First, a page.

After the war, von Hippel was doing spectacular aerial aerobatics – among other ventures, he flew under the Hohenzollern bridge in Cologne in 1926. From 1927 to 1935 he was a Lufthansa employee. In 1936, he joined Luftwaffe, and served as transport pilot with the Junkers Ju 52, reaching the rank of Lieutenant Colonel. He died in 1975, aged 82.

The ace Josef Jacobs, who scored 48 victories during WW1.

Josef Carl Peter Jacobs

With 48 victories scored, Leutnant Josef Karl Peter Jacobs was one of the leading German air aces of the First World War. He was known for flying black painted aircrafts – as the Albatros D.Va presented as one of the Wings of Glory Airplane Packs.

Born in May 1894 in the Rhineland, he entered fight school in 1912. When WW1 started, he promptly enlisted in the Germany Army's air service.

Jacobs was posted to FEA9 for training as a military pilot, and served for a year as long-range reconnaissance pilot over the Allied lines. In 1916 he was transferred to Fokker Staffel West flying Fokker E.IIIs. In February that year, he downed a French Caudron, but this victory remained unconfirmed for lack of an independent witness. He finally achieved his first official victory on May 12th, when he shot down a two-seater Caudron crewed only by its pilot.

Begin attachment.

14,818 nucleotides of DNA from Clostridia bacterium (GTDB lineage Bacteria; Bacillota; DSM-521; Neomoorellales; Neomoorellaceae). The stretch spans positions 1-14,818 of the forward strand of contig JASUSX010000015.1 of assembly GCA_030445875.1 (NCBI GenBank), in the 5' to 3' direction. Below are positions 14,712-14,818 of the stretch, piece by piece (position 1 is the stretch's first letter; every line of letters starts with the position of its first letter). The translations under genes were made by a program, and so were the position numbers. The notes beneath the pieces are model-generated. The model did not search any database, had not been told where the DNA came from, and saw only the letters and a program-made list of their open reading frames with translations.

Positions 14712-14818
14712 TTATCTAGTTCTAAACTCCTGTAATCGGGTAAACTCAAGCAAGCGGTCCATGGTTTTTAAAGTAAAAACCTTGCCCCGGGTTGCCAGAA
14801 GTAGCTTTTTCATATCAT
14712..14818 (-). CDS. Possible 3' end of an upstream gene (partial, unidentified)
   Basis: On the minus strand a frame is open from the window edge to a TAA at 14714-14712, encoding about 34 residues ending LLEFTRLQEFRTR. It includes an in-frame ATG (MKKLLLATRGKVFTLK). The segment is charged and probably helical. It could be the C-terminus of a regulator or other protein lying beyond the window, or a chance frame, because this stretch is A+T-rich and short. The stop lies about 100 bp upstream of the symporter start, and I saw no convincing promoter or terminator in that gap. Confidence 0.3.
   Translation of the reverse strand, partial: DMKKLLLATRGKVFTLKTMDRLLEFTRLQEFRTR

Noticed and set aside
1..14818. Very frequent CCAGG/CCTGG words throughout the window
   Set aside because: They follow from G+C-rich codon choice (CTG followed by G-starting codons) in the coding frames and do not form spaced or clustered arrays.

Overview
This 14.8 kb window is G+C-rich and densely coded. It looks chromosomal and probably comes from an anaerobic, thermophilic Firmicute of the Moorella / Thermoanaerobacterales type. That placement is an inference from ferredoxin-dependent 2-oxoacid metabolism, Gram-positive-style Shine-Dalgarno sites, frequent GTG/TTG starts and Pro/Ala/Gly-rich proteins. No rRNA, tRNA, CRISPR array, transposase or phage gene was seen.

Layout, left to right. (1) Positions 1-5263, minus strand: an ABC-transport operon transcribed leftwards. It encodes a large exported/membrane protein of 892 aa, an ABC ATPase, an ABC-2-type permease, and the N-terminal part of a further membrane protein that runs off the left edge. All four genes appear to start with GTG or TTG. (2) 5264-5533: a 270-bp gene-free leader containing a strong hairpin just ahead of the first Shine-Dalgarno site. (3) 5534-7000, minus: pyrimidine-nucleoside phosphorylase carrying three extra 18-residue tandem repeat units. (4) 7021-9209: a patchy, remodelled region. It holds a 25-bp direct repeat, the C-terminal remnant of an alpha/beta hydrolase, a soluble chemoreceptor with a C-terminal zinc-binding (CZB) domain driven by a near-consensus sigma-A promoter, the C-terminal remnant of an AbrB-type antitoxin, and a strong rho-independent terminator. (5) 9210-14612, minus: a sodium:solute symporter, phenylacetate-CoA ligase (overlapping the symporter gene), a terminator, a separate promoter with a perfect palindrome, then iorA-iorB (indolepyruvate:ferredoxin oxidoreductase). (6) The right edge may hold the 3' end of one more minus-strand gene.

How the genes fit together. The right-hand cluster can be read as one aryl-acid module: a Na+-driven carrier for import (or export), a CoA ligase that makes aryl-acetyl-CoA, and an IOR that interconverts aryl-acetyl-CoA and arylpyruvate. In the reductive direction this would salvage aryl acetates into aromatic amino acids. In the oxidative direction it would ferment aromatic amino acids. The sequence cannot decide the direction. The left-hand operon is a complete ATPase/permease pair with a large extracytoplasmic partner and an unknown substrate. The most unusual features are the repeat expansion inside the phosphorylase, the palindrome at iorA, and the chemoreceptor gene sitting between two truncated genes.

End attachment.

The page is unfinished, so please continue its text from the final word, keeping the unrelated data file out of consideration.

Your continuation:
Fokker Staffel West became Jasta 12 in October 1916, and Jacobs remained with it, although a month later he was transferred to Jasta 22, at that time under the command of Oberleutnant Erich Hönemanns, who was his friend. There he was initially employed as an instructor, until January 1917. In June that year he assumed command of Jasta 7. After reaching a score of 24 victories, Jacobs was awarded the prestigious "Pour le Merite". His total tally for the war eventually reached 48 aircraft and balloons.

After the armistice, Jacobs continued to serve in the Baltic, fighting against the Bolshevik forces, with Kommando Sachsenberg, and then he briefly became a flying instructor in the Turkish Army, before completely withdrawing from military activity. Jacobs refused to join the Luftwaffe after being asked by Hermann Göring, and during World War II he moved his aircraft manufacturing company to the Netherlands and at one stage he was forced into hiding, after refusing to let Göring become a major shareholder in his company.

Jacobs died in Munich, Bavaria, Germany in 1978.

Information sources: The Aerodrome, Wikipedia,, Ace Pilots, First World War.